Describe the physical changes adolescents, boys and girls experience during this stage of life.During this chapter of life many physical changes occur. Children begin to grow several inches as they begin to change and transform into young adults. A very significant change in height and weight for both boys and girls takes place. Girls average height increases around this time approximately 3.5 inches each year, while boys on average around 4.1 inches every year. As we all know both sexes pass through these changes but ultimately girls develop much faster than boys, girls around age 10 and boys around age 12. Soon after around age 13 boys often catch up to females and often become taller than females and this usually continues throughout the rest of life. Adolescents pass through a life checkpoint known as puberty around these years as well. Puberty is the period during which the sexual organs mature. For girls, this time is marked by the beginning of the menstruation cycle. Menstruation is one of the many changes that occur in both primary and secondary hormones of a female. The primary sex hormones are linked with the growth of organs and body structure related directly to the reproductive processes. Secondary sex hormones are the more obvious signs of maturity for example the development of breast and pubic hair. Girls usually begin this whole menstruation process today around the age of 11 or 12. Boys usually begin their process of puberty around age 12. At this time the scrotum and penis begin to grow more quickly, but not reaching adult size for about another 3 to 4 years down the road. Another primary sex characteristic besides the growth of the penis and scrotum is known as the prostate gland and seminal vesicles, which produce semen which is a fluid that carries sperm. What type of cognitive development takes place during adolescence and what cognitive development causes difficulty for adolescents? Changes in the brain are often results of the...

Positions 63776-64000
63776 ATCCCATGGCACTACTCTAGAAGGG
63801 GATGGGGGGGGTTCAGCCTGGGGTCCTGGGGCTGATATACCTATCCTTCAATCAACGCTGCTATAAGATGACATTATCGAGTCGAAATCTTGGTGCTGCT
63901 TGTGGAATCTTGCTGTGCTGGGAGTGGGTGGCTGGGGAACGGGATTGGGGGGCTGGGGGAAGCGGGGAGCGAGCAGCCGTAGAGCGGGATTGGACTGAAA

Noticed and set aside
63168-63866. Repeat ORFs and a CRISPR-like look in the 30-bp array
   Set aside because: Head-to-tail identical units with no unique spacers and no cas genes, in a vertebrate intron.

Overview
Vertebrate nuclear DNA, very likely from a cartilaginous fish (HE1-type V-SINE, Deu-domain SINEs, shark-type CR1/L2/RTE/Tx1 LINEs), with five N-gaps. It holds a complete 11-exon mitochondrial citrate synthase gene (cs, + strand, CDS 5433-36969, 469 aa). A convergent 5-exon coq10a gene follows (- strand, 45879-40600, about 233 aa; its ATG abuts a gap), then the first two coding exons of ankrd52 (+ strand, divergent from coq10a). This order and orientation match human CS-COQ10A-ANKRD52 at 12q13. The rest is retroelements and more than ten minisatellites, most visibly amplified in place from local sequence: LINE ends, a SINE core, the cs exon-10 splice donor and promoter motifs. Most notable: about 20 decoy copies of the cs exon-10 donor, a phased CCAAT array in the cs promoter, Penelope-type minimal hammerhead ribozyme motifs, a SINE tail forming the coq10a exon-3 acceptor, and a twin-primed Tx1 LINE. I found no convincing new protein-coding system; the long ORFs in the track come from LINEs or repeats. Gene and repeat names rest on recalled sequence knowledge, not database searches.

Citations: Felman, Robert. Discovering Lifespan. 3rd edition. University of Massachusetts. Pearson Education. 2012.Print
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